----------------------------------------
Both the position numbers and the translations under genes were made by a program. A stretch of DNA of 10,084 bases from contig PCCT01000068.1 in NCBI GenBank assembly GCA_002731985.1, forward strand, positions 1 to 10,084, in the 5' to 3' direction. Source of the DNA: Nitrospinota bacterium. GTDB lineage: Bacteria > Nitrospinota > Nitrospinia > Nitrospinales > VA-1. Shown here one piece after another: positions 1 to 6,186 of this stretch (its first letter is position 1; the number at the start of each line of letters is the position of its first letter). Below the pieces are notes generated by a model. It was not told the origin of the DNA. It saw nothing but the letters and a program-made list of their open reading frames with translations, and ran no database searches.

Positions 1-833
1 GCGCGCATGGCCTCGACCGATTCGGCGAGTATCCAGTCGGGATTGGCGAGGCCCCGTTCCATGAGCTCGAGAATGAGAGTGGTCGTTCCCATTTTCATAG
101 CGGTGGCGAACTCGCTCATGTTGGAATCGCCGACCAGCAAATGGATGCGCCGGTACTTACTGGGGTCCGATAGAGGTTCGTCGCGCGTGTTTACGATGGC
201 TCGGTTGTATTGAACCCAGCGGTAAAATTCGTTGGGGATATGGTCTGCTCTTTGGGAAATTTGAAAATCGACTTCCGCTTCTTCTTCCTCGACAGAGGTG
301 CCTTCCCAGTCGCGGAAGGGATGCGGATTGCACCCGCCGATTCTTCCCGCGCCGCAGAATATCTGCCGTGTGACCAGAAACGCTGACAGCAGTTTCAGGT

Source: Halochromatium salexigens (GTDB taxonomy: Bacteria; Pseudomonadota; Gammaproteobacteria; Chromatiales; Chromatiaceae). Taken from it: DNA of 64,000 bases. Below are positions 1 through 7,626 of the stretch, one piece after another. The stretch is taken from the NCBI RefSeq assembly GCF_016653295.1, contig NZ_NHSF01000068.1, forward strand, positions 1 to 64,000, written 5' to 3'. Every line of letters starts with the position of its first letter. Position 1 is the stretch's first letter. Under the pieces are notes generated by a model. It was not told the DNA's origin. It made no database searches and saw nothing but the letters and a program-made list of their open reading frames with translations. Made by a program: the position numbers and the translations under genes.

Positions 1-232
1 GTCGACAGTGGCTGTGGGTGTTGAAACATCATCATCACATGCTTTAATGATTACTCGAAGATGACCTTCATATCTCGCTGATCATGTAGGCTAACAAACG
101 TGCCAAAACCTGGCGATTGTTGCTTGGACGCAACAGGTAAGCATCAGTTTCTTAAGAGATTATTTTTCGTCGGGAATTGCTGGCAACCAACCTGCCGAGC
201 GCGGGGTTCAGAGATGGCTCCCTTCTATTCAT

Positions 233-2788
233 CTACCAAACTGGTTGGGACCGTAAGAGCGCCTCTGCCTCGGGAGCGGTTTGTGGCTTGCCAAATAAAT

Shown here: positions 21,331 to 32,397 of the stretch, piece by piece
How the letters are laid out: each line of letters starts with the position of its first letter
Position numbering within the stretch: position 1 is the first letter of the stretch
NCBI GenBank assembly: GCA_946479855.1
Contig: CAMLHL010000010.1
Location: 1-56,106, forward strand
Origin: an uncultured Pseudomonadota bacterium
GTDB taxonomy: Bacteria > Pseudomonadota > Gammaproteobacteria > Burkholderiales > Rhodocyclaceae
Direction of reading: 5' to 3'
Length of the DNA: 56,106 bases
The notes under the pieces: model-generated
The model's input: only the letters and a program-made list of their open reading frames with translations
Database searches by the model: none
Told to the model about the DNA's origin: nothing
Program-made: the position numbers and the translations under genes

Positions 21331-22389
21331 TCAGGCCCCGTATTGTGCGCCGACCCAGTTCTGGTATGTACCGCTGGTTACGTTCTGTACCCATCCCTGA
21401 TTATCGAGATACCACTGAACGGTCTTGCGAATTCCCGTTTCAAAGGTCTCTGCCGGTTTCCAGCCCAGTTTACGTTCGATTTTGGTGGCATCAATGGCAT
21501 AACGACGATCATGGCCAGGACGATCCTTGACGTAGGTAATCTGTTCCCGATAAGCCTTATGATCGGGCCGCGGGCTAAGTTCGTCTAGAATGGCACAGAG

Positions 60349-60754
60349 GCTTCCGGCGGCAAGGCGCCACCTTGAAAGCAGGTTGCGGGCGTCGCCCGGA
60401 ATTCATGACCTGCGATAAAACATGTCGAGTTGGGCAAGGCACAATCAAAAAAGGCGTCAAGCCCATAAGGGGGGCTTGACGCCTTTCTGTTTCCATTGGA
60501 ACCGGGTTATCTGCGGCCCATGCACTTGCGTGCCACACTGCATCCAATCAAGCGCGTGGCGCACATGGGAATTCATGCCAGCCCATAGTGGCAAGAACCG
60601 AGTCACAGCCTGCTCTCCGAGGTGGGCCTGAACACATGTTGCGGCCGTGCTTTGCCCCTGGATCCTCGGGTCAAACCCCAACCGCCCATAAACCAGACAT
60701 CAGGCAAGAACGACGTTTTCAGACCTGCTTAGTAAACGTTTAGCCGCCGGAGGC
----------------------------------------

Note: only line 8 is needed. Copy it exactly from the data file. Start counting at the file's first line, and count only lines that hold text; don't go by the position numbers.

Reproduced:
Positions 1-232